Citron Research short-sellers initiate a class-action lawsuit against Tesla and its executive chairman Elon Musk.
Monica McNeil

2018-09-05 08:34:00 Wed ET

Citron Research short-sellers initiate a class-action lawsuit against Tesla and its executive chairman Elon Musk because he might have deliberately orchestrated taking Tesla private to burn investors. This lawsuit alleges that Musk might have inadvertently engaged in stock price manipulation via his premature tweet. Musk may prefer Tesla to go private such that he can steer business decisions without worrying about near-term share price gyrations.

However, taking Tesla private entails large lump-sums of equity funds from outside venture capitalists. This lawsuit sheds skeptical light on whether Musk's premature tweet on funding Tesla to go private should be subject to S.E.C. regulatory scrutiny.

Short-sellers serve as an effective alternative corporate governance mechanism that helps discipline corporate management in major business decisions. Not only do short-sellers pose a major effective threat to incumbent entrenchment and rent protection, but they can also improve stock price efficiency and information content. Short-sellers short shares at artificially high prices, wait a while for negative news about the company, and then buy back these shares at lower prices to earn short-term gains.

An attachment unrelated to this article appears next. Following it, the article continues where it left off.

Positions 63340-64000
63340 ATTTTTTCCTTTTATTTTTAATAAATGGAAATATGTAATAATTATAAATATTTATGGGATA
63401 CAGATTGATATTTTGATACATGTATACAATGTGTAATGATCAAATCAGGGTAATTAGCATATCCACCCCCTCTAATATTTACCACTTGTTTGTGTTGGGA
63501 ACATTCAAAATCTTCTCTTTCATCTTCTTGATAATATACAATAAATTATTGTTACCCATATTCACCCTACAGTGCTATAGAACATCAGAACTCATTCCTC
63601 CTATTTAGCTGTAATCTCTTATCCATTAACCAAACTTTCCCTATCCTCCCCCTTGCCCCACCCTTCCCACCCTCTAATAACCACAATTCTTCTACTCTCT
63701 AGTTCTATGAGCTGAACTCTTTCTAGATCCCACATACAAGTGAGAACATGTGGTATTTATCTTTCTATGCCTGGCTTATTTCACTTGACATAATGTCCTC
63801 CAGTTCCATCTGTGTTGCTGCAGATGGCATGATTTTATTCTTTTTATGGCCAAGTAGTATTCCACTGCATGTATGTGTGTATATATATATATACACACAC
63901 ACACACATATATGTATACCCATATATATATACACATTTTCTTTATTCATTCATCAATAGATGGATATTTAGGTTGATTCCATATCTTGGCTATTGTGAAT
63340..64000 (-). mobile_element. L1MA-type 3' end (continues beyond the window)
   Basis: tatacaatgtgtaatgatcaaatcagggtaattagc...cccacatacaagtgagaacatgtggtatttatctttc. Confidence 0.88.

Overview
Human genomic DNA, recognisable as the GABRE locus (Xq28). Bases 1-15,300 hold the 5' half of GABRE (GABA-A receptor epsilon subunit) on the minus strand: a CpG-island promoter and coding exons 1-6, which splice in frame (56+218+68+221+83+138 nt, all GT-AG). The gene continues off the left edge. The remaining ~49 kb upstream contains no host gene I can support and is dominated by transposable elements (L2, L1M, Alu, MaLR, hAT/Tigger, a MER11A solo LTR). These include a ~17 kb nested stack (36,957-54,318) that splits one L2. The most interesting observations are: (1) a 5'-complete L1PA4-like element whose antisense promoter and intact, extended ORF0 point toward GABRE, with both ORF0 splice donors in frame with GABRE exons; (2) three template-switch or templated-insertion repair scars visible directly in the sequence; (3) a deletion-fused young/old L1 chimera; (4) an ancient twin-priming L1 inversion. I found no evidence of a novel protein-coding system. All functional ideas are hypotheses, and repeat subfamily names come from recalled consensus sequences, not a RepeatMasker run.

The Citron lawsuit against Tesla and Elon Musk represents a classic example of fraudulent stock price manipulation that proves to be detrimental to short-sellers.

 


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